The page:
I’m looking forward to the book signing at Harvard Business School Club of New York. If you are in the city, or even if not, please join us.
•Date: 2/22/2017 •Time: 6:00 PM to 8:00 PM
•Location: Bryant Park Corporation, 5 Bryant Park (aka 1065 6th Ave)
NOTE: Entrances to 5 Bryant Park are located on both 40th and 41st streets b/n 6th Ave. and Broadway. No entry from 6th Ave. itself.
“Industrial Scars: The Hidden Costs of Consumption” is being published this month! To help promote the project (and keep you excited!) we just released a book trailer: https://www.youtube.com/watch?v=1aeIy0-LltQ
The book launch is fast approaching and I cannot wait for the work to be seen. Until then, I wanted to share some images from my Aluminum chapter.
My first exposure to the detritus of aluminum production came when I started photographing “cancer alley” the stretch of the Mississippi River between Baton Rouge and New Orleans. The vast lakes of red mud had a myriad of wonderful patterns and colors, and produced some of the most compelling images of the series, even though I had no idea at first what it was.
At a recent meeting in London with Papadakis Publisher, I got to see the proofs. This will be a beautiful book and we’ve received great responses from the press.
There will be a launch event at the London Science Museum in October, and of course the trade launch will be at the Frankfurt Book Fair.
To satisfy your curiosity until the book comes out, here are some images from the BP Oil Spill and an excerpt from the Oil chapter.
“Tom and I flew 7 times over “The Source” in that Alabama summer with its terrific heat. Usually, once aloft, the heat dissipates and conditions are pleasant. But as one circled the spill site, the heat and petroleum stench were overwhelming. The ocean seems so endless, until you look down and see it covered with oil, and arrive at the destination to find a toxic industrial zone where there should be nothing but clear blue water. “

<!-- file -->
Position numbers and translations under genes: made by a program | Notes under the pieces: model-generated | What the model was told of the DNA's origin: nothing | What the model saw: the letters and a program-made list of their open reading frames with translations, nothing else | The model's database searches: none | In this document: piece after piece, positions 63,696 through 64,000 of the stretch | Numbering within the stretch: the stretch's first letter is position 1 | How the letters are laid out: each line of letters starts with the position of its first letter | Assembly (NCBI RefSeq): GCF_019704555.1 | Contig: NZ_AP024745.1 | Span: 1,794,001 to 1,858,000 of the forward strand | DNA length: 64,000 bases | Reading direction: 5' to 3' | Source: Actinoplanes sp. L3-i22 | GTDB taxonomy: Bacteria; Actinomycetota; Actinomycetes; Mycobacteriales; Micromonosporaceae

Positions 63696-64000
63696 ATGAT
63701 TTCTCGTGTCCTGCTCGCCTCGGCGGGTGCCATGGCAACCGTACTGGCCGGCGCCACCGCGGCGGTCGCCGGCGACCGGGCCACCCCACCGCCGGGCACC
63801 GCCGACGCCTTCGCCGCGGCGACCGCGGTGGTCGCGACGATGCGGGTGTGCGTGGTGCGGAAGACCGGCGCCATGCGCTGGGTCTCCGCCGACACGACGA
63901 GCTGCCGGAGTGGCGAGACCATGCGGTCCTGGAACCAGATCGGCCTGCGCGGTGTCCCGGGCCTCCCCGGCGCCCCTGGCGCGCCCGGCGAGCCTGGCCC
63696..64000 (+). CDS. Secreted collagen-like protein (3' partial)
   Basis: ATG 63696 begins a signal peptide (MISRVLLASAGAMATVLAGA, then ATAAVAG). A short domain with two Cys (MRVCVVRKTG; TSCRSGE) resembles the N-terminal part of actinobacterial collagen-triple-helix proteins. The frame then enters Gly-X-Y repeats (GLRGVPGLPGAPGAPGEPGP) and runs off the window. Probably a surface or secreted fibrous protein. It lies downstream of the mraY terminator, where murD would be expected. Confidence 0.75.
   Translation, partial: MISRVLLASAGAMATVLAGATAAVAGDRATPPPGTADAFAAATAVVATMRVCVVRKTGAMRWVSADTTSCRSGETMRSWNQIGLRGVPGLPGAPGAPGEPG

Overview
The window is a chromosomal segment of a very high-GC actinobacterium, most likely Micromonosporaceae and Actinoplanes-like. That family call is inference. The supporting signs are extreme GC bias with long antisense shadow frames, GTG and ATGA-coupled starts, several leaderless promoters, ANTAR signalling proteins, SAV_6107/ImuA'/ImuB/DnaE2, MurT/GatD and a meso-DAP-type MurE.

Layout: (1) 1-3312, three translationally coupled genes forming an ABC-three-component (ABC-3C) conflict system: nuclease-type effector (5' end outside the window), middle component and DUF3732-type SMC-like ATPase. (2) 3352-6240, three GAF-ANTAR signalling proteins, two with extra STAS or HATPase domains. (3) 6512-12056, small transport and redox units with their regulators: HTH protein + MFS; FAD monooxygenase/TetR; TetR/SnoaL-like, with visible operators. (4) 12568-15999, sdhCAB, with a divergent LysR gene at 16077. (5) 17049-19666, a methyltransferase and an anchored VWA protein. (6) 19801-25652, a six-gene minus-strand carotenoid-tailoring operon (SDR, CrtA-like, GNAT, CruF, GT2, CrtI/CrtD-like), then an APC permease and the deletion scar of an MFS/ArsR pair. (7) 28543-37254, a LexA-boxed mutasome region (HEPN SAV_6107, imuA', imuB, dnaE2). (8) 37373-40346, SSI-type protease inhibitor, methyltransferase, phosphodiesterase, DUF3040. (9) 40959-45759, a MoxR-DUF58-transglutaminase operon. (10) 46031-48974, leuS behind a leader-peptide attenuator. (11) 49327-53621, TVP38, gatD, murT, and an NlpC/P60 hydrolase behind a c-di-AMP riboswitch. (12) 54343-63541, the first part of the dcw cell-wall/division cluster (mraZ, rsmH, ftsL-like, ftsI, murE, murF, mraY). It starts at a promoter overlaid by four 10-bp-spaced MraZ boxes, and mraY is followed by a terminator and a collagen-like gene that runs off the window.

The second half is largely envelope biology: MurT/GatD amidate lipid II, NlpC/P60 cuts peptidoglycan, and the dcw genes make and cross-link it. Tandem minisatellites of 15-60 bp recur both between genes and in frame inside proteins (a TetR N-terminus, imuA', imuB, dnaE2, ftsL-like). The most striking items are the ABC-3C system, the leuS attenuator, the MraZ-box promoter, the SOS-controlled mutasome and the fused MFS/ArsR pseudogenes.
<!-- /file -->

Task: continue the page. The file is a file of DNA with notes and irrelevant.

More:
I am an engineer at the core, and fascinated by the industrial processes in front of the camera. So a lot of research and writing goes behind these photos. And much is learned “in the trenches”, especially when one has the chance to spend time with a real expert.
While I know a good bit about the refining of aluminum and can recite the steps, those chemical formulas get hard. And another one: the Haber-Bosch Process for extracting nitrogen from natural gas. It saved the world from starvation, but can I explain it?
But hydrofracking is my turf. Here is a little excerpt of the text I’ve been working on for the book:
“Hydrofracking is different from traditional oil and gas exploration in which large reservoirs are found containing tremendous volumes of hydrocarbons and extracted by drilling a hole into it. Fracturing a rock layer deep underground is an expensive, high-tech process, and can be done only locally and in small increments, releasing a relatively small amount of petroleum from each well. Then the teams move down the line and repeat. Because of this incremental nature of the extraction, the oil companies must lease drilling rights from landowners over the target rock layer. These leases have expiration dates, which puts pressure on the oil companies to drill, whether the laws of supply and demand justify it. Therefore the price of natural gas has been driven downward in the USA relative to the rest of the world.